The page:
Thursday, December 5, 2013

Interview with Eddie Asbie, Assistant Director of Admissions at the Cornell Johnson MBA Program

I am pleased to offer this interview with Eddie Asbie, the Assistant Director of Admissions and Financial Aid at the Samuel Curtis Johnson Graduate School of Management at Cornell University.

Your Introduction

1. How did you get involved in this line of work? What do you like about MBA admissions?

During my undergraduate years, I noticed how supportive the community was as they helped guide students personally and professional towards their career goals.  This is when I knew this line of work was what I wanted to do.  I truly enjoy working in admissions because you have the opportunity to meet interesting candidates from all around the world.  In the business world, our candidates are coming from very impressive backgrounds and it is encouraging to see what our future may look like.   


2. Should an applicant bother applying if their TOEFL is only 98 or 99?

I would encourage candidates to still apply to Johnson if they have a 98 or 99 on their TOEFL.  Our application process has a holistic approach but it is important to show your English is strong.

3. Do you have sub-score requirements for the TOEFL R, L, S and W sections? How about the GMAT verbal and quantitative sections?

We would like to see a candidate with a 100 TOEFL score and 25 in each subsection.  As for the GMAT and GRE, we like to see candidates in the 70% or higher in both sections.

4. How important is the interview to the overall process? What are you looking for?

The interview is another important part in the application process.  The majority of your application is out of your control but the interview gives you the opportunity to highlight your strengthens.  Ultimately, we are looking for a candidate who is genuine and honest.  Someone who knows how to articulate their goals and understands our program.  I find it disappointing when a candidate sounds very rehearsed and knows nothing about our program.  Please come prepared!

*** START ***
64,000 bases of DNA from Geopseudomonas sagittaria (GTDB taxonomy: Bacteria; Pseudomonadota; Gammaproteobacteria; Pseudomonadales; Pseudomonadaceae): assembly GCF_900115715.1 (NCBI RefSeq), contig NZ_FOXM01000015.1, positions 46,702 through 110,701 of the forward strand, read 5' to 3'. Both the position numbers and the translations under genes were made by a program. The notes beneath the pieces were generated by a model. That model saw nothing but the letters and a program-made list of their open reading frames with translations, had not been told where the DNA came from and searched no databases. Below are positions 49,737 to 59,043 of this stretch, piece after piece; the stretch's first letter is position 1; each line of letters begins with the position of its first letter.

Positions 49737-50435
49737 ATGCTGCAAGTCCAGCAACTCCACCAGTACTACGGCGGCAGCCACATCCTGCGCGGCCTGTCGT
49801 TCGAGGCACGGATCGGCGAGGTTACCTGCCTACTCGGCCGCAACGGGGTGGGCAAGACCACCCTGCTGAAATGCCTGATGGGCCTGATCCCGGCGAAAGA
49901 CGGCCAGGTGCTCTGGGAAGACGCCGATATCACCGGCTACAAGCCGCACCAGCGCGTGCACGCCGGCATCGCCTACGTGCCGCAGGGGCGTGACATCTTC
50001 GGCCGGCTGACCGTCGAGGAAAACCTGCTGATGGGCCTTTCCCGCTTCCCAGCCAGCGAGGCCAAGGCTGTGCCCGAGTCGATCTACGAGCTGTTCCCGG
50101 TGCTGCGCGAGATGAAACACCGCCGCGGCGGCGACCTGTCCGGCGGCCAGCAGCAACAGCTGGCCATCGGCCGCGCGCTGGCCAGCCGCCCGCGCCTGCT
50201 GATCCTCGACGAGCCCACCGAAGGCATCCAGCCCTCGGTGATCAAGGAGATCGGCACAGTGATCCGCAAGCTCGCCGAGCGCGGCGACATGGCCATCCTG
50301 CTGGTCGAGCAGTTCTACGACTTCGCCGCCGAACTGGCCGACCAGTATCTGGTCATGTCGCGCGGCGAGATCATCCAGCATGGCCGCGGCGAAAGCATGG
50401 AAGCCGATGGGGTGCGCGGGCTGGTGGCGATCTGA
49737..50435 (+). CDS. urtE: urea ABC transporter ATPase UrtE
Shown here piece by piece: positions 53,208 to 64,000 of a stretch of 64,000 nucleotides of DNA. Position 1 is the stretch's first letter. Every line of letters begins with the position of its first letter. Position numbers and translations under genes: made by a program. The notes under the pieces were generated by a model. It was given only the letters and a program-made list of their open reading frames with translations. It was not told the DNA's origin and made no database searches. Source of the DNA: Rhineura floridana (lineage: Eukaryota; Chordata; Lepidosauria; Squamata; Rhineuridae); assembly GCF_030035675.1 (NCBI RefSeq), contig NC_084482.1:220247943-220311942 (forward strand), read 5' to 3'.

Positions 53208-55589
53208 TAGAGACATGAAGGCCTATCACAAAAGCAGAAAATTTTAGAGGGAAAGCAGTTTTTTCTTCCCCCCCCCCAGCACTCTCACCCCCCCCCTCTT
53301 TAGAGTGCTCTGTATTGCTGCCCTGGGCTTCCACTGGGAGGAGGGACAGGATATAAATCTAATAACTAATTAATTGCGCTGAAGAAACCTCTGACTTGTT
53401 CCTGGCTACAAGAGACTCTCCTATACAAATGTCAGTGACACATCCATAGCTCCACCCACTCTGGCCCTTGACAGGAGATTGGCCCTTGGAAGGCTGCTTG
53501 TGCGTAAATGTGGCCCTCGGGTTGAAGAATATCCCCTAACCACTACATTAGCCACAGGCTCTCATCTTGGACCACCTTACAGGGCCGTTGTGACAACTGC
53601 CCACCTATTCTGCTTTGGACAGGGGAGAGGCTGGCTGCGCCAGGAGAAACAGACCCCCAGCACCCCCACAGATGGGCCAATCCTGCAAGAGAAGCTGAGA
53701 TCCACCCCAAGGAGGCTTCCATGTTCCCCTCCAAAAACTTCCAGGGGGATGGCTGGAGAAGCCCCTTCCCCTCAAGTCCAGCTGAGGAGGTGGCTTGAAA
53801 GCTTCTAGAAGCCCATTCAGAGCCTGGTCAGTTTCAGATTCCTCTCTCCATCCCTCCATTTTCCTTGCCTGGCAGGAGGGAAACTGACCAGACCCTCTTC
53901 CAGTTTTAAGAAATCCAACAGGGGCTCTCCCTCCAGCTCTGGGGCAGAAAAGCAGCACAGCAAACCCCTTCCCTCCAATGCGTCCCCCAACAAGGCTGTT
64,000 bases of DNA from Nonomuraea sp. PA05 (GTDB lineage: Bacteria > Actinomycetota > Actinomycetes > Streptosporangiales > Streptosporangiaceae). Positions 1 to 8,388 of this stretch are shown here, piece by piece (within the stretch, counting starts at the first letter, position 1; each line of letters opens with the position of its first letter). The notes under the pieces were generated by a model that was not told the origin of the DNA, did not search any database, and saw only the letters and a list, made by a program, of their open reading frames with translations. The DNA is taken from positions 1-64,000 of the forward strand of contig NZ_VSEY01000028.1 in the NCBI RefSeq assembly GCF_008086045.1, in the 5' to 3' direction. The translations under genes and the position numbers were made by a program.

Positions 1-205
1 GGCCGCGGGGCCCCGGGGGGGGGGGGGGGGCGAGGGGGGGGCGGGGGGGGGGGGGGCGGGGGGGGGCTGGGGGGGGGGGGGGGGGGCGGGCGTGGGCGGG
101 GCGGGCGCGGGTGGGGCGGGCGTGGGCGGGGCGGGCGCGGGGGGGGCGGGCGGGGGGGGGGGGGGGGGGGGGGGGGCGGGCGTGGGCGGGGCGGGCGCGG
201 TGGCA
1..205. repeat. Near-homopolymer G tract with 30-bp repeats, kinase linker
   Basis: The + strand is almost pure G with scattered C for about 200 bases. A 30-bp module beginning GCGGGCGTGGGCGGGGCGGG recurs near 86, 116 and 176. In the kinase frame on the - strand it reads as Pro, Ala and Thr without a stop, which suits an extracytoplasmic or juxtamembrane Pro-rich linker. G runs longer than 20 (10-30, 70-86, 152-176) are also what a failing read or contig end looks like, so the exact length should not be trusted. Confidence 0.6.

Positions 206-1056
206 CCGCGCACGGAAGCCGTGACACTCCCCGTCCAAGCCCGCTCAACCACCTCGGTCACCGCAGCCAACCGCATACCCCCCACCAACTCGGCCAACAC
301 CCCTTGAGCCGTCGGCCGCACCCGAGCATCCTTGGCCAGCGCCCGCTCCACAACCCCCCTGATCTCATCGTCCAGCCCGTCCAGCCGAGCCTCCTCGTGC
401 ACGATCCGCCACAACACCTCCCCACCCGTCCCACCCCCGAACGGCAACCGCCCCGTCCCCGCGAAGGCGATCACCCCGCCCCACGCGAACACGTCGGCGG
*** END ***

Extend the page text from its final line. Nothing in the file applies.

5. How important is it for a student to visit campus?

Visiting campus is important.  If you are considering spending a year or two in another city/country and investing your money into the program you want to make sure it’s worth it.  Especially if you are bring a family with you.  We want you to be excited about being here and feel connected to our community.  We would highly recommend visiting, no matter what school you are apply to.

The MBA Experience

6. How do MBA students benefit from other schools within the greater Cornell institution? Can you give an example of an extra-curricular event or club that involves students from many different programs, including the MBA?

One of the beneficial things about getting an MBA from Johnson is that you have the opportunity to interact with other programs in the Cornell community.  We have students who are completing a dual degree, whether a JD, MD, etc.  If you are interested in the dual degree, please check out this website,  Also, we have many different clubs and organizations to choice from.  Here are a list clubs that we offer at Johnson,

Life outside the Program

7. Many applicants have to consider the small town vs big city question when choosing potential destination schools. What's your take on this question, specifically related to Ithaca?

I believe this is a very important factor to consider when applying to business school.  We talk about “fit” all the time and that’s important.  You have to think, “Am I going to be happy in a small town vs. a big city?”  Here in Ithaca you will get a very diverse and international experience.  Being a smaller town, you will foster close relationships and experience a close knit community.

Last Question

8. Is there anything you wish I'd asked?

No, I think these a great questions for candidates as they prepare for the applications process.  As mentioned before, it is very important to come prepared during this entire process.  We want applicants to feel connected to Johnson but truly understand why they need an MBA and how Johnson can help them in their future career goals. 

 Eddie - thanks very much for your time!

John Couke